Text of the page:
39. 39 Gynecology Oncology, Universidad de Chile, Santiago de Chile, Chile
  40. 40 Gynecology Oncology, Hospital Clinico San Borja Arriaran, Santiago, Chile
  41. 41 Gynaecology Oncology, Mater Misericordiae University Hospital, Dublin, Ireland
  42. 42 School of Medicine, University College Dublin, Dublin, Ireland
  43. 43 Gynaecological Oncology, Royal Marsden NHS Foundation Trust, London, UK
  44. 44 Gynaecology, St George's University of London, London, UK
  45. 45 Gynecology, Leiden University Medical Center, Leiden, Zuid-Holland, The Netherlands
  46. 46 Obstetrics and Gynaecology, University of Hong Kong Li Ka Shing Faculty of Medicine, Hong Kong, Hong Kong
  47. 47 Surgery and Cancer, Imperial College London, London, UK
  48. 48 Center for Clinical Research, Faculty of Medicine, University of Queensland, Herston, Queensland, Australia
  49. 49 Queensland Centre for Gynaecologic Cancer Research, Royal Brisbane and Women's Hospital, Herston, Queensland, Australia
  1. Correspondence to Professor Andreas Obermair, Gynaecological Oncology, University of Queensland Queensland Centre for Gynaecological Cancer Research, Herston, QLD 4029, Australia; ao{at}


Introduction Sentinel lymph node dissection is widely used in the staging of endometrial cancer. Variation in surgical techniques potentially impacts diagnostic accuracy and oncologic outcomes, and poses barriers to the comparison of outcomes across institutions or clinical trial sites. Standardization of surgical technique and surgical quality assessment tools are critical to the conduct of clinical trials. By identifying mandatory and prohibited steps of sentinel lymph node (SLN) dissection in endometrial cancer, the purpose of this study was to develop and validate a competency assessment tool for use in surgical quality assurance.

Methods A Delphi methodology was applied, included 35 expert gynecological oncology surgeons from 16 countries. Interviews identified key steps and tasks which were rated mandatory, optional, or prohibited using questionnaires. Using the surgical steps for which consensus was achieved, a competency assessment tool was developed and subjected to assessments of validity and reliability.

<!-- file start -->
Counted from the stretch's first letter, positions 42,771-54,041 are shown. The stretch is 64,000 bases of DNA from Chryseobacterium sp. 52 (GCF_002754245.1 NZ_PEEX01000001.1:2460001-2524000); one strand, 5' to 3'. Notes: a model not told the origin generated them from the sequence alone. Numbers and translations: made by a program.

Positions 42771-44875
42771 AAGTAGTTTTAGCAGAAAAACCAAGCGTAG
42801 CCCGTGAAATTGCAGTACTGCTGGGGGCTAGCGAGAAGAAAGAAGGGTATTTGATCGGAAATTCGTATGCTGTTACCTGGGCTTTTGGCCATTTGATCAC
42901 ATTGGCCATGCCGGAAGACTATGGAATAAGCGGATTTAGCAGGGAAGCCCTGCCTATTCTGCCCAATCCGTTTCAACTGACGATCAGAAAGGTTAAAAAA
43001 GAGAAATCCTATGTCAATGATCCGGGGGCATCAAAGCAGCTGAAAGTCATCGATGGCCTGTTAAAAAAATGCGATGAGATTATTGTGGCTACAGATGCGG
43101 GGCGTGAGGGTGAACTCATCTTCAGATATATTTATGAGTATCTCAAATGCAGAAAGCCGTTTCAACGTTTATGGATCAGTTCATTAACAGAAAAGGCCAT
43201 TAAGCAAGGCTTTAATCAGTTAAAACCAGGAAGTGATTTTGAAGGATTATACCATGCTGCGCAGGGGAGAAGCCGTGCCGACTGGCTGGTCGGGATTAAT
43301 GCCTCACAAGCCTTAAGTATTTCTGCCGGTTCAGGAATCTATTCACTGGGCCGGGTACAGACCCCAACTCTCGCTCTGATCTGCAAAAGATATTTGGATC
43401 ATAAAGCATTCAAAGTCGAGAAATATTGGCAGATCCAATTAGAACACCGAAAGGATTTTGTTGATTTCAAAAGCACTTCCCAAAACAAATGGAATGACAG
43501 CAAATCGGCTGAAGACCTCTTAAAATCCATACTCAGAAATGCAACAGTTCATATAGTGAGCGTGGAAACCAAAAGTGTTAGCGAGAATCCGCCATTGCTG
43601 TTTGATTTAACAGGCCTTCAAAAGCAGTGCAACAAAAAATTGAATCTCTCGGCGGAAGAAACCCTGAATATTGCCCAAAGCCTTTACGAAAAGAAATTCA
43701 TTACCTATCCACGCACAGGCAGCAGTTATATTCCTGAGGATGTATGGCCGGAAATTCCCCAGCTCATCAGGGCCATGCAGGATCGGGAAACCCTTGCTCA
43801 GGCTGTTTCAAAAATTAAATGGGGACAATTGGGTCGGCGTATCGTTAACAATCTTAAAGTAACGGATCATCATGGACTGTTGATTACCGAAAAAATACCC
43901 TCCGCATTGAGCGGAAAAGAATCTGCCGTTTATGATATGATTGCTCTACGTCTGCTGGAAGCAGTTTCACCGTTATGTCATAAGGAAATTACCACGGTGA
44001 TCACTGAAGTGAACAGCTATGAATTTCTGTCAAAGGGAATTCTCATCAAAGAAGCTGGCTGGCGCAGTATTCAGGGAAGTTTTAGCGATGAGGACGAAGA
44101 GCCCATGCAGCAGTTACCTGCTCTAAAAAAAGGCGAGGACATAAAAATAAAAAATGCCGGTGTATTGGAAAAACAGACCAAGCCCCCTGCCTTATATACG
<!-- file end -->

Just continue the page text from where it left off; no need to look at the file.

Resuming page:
Results Seventy percent consensus agreement standardized the specific mandatory, optional, and prohibited steps of SLN dissection for endometrial cancer and informed the development of a competency assessment tool. Consensus agreement identified 21 mandatory and three prohibited steps to complete a SLN dissection. The competency assessment tool was used to rate surgical quality in three preselected videos, demonstrating clear separation in the rating of the skill level displayed with mean skills summary scores differing significantly between the three videos (F score=89.4; P<0.001). Internal consistency of the items was high (Cronbach α=0.88).

Conclusion Specific mandatory and prohibited steps of SLN dissection in endometrial cancer have been identified and validated based on consensus among a large number of international experts. A competency assessment tool is now available and can be used for surgeon selection in clinical trials and for ongoing, prospective quality assurance in routine clinical care.

  • sentinel lymph node
  • surgical oncology
  • surgical procedures
  • operative
  • uterine cancer
  • endometrial neoplasms

Data availability statement

Data are available upon reasonable request. All data relevant to the study are included in the article or uploaded as supplementary information. The authors confirm that the data supporting the findings of this study are available within the article and its supplementary materials.

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  • There is an urgent need to standardize surgical technique in sentinel lymph node dissection for endometrial cancer, and to develop tools for assessment of surgical quality.

  • A delphi study achieved consensus on the mandatory, optional and prohibited steps of a sentinel lymph node dissection in endometrial cancer.

  • A validated competency assessment tool is now available for use in sentinel lymph node dissection surgical quality assurance.

  • A consensus on the mandatory, optional and prohibited steps of a sentinel lymph node dissection in endometrial cancer has been developed and validated.

  • A competency assessment tool is now available for use in surgical quality assurance.


Surgical trials pose methodological challenges1 because surgeon training, experience, and skills influence the delivery of surgical interventions, leading to a variability in health practices and outcomes.2 Surgical quality assurance can aid adherence to pre-defined standards and outcome measures, and enable reliable comparison across multiple clinical trial sites.3–7